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9 tips to be a better change ambassador!

A change ambassador is not a role in the organisation, but works with an attitude that supports and inspires.

An unspoken but tacitly accepted expectation is that a good leader should also be a change ambassador (we wrote about this in more detail in an earlier article) and not only should they be change ambassadors, but they should also inspire and support others to initiate change. After all, the more people a change ambassador "infects", the easier it will be to make change happen.


Create the right environment! 

One of the most important things is to provide a space where team members feel safe, where there are no prejudices and where they can learn and adapt to change at their own pace. Team members should not feel that once they 'fail', that label stays with them forever - they should be given the right amount of opportunity and time to achieve their change goals, and this should be done with respect and patience. In other words: slow down so that change can really accelerate.


Work as a team! 

A change ambassador should never work alone - working together can not only 'infect' others, but also inspire and support them. In fact, they can inspire and support him or her to initiate change. Working together also provides an excellent platform for learning the technical tools and the theory of change.


Solve it now or accept it! 

As change ambassadors, we want to solve everything (which of course is neither possible nor expected). When you've just solved one challenge, you'll have another, and another, and another, and another. These challenges are often taken on by change ambassadors, especially at the beginning of their careers, and they become psychologically involved in the situation, problems and difficulties of the company. This in turn can lead to burnout and possibly burnout in the long run. This can be true not only at an individual level, but also at a team level. We also need to teach the team that not everything can be done at once - the key is to always do the best we can, depending on the situation, and if something fails, focus on the next challenge.


Plant the seeds! 

Long-term sustainable change usually starts small. With an article sent to a colleague, a workshop, a brainstorming session or just a chat over lunch. The job of change ambassadors is to plant these seeds. The more seeds you plant in the organisation, the more people you get the crumbs of change to, the easier it will be to then implement change at an organisational level, as people need time to accept change and new traditions/habits take root.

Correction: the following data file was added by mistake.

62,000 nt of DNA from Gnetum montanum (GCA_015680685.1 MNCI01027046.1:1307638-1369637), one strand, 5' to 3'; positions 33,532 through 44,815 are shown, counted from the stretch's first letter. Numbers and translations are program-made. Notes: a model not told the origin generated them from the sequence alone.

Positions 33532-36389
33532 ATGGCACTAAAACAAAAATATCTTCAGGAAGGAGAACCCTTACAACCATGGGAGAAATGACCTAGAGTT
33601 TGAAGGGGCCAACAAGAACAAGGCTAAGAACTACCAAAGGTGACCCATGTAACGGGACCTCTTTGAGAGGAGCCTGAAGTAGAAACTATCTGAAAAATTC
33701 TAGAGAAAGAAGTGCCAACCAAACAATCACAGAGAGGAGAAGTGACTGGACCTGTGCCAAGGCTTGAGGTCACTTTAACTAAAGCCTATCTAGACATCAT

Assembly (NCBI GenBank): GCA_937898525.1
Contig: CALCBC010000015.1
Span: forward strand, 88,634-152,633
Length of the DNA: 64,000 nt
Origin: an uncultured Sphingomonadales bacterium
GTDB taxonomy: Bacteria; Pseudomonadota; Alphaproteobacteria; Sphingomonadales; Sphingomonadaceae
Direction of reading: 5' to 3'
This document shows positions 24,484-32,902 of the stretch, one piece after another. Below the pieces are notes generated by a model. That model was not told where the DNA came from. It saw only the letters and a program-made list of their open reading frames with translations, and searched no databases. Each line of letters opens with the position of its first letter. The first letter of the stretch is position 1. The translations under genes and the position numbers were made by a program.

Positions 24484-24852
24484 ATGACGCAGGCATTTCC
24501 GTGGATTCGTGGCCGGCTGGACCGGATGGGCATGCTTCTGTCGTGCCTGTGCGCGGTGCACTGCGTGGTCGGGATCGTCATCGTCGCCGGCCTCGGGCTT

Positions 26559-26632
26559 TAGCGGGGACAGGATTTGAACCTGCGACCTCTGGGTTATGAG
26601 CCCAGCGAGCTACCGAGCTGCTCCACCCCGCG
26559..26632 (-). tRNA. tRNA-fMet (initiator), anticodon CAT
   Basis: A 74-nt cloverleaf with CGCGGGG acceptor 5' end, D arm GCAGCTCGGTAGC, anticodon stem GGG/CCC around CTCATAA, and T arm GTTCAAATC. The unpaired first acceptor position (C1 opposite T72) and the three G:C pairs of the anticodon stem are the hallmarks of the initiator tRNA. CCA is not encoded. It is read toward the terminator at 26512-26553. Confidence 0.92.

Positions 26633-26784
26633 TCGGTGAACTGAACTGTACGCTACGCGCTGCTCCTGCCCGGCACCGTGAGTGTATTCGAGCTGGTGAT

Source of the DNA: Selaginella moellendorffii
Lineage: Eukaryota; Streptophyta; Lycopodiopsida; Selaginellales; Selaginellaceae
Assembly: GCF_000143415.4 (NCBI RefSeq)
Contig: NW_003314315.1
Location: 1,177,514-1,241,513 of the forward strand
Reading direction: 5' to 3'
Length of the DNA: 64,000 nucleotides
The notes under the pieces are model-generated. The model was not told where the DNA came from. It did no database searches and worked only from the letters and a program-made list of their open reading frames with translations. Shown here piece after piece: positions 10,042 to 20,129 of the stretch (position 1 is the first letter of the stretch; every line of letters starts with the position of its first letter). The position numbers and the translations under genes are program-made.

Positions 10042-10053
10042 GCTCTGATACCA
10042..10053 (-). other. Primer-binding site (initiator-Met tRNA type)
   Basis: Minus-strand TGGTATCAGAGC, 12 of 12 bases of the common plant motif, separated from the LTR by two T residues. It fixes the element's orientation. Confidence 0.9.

The question of ego 

Just as the ego is an issue in the Change Agent Manifesto, it is not absent here. When a person's ego reaches a level that can no longer be controlled, it can manifest itself as arrogance, ignorance, pride, perhaps insecurity or jealousy. Egotists often believe they know everything, that they work harder, are smarter or better than others. They make excuses and blame others when things don't go as planned or expected. This is true not only for team members, but also for change ambassadors - as change ambassadors, it is even more important to keep our ego in check and make sure that the outside world sees it that way.


Solutions instead of problems 

Don't sell solutions, sell problems. If you "sell" the problem (or, from a positive perspective, the challenge) to the team, rather than the finished solution, team members will be more involved in the solution and value creation process and will be much closer to the customer, which can lead to a faster, more efficient and customer-friendly solution.


Don't be afraid to ask! 

“Need help? Can you please help me?”

Two questions that even professionals with decades of experience are often afraid to ask. We are afraid to ask for help because we think we will look weak and forget to ask if the other person needs our help. We shouldn't be afraid to ask any question, because not only can it make change easier, but it can also give us a huge emotional charge.


Experiment instead of change 

Often we don't think about it, but the wording makes a big difference, especially if we want to make an organisation-wide change. A significant proportion of people don't like change and certainly not in the workplace. That is why an easy tip to apply is to choose the right wording. Experiment rather than change is the key word, because people are much more positive about experimental things, because they still have a sense of temporary, reversible, as opposed to change, which sounds very permanent. And if you have that, it's best to get volunteers to take the first steps.


Courage, humility, curiosity 

These three qualities are the lifeblood of a change ambassador: 

Be courageous to inspire others to be courageous.  

Be humble to create space for all team members and their ideas. 

Be curious so that you can learn and come up with the best possible solution. 

We hope these nine tips will help you become a better change ambassador! This article is based on a video from Scrum Ukraine, available at this link.


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